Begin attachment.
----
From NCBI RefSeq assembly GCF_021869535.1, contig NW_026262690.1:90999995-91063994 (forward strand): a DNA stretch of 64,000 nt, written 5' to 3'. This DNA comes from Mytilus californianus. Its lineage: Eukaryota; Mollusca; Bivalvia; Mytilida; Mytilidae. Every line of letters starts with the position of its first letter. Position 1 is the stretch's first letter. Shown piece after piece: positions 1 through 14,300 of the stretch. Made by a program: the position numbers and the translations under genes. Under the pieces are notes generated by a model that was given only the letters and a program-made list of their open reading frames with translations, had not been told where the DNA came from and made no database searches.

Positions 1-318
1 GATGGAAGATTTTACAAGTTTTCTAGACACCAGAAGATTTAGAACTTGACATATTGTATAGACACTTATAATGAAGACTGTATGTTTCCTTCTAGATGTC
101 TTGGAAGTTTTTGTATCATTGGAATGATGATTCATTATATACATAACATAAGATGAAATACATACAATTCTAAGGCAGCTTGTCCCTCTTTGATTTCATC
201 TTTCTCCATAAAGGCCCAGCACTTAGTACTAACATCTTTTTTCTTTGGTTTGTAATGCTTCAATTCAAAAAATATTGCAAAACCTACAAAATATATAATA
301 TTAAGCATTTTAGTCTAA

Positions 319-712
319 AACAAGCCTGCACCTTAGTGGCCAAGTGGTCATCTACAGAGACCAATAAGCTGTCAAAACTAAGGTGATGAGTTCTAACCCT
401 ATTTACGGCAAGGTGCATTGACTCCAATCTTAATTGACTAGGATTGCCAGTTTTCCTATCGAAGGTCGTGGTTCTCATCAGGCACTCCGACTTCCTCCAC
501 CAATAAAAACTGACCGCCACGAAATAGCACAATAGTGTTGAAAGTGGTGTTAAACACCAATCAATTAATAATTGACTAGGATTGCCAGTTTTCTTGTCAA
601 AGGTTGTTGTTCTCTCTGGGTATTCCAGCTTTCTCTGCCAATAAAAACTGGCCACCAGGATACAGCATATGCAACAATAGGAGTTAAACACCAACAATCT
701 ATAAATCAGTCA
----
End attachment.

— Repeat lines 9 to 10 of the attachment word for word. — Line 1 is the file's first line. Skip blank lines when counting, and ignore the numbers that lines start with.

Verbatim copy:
401 ATTTACGGCAAGGTGCATTGACTCCAATCTTAATTGACTAGGATTGCCAGTTTTCCTATCGAAGGTCGTGGTTCTCATCAGGCACTCCGACTTCCTCCAC
501 CAATAAAAACTGACCGCCACGAAATAGCACAATAGTGTTGAAAGTGGTGTTAAACACCAATCAATTAATAATTGACTAGGATTGCCAGTTTTCTTGTCAA